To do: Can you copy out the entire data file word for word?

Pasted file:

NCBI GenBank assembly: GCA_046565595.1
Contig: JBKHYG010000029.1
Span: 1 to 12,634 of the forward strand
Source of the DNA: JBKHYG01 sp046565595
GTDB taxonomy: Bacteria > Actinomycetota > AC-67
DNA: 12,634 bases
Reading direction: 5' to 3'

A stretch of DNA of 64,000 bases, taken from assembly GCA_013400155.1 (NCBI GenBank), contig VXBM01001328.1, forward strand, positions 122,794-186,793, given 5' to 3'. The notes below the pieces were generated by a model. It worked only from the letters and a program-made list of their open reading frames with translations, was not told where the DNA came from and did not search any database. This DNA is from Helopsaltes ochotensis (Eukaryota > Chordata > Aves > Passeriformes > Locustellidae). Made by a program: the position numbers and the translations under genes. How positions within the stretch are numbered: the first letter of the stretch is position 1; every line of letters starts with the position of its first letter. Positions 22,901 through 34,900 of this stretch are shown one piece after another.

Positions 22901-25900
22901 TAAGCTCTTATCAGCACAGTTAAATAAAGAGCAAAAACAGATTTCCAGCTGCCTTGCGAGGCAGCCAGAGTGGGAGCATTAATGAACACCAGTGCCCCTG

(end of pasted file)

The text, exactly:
NCBI GenBank assembly: GCA_046565595.1
Contig: JBKHYG010000029.1
Span: 1 to 12,634 of the forward strand
Source of the DNA: JBKHYG01 sp046565595
GTDB taxonomy: Bacteria > Actinomycetota > AC-67
DNA: 12,634 bases
Reading direction: 5' to 3'

A stretch of DNA of 64,000 bases, taken from assembly GCA_013400155.1 (NCBI GenBank), contig VXBM01001328.1, forward strand, positions 122,794-186,793, given 5' to 3'. The notes below the pieces were generated by a model. It worked only from the letters and a program-made list of their open reading frames with translations, was not told where the DNA came from and did not search any database. This DNA is from Helopsaltes ochotensis (Eukaryota > Chordata > Aves > Passeriformes > Locustellidae). Made by a program: the position numbers and the translations under genes. How positions within the stretch are numbered: the first letter of the stretch is position 1; every line of letters starts with the position of its first letter. Positions 22,901 through 34,900 of this stretch are shown one piece after another.

Positions 22901-25900
22901 TAAGCTCTTATCAGCACAGTTAAATAAAGAGCAAAAACAGATTTCCAGCTGCCTTGCGAGGCAGCCAGAGTGGGAGCATTAATGAACACCAGTGCCCCTG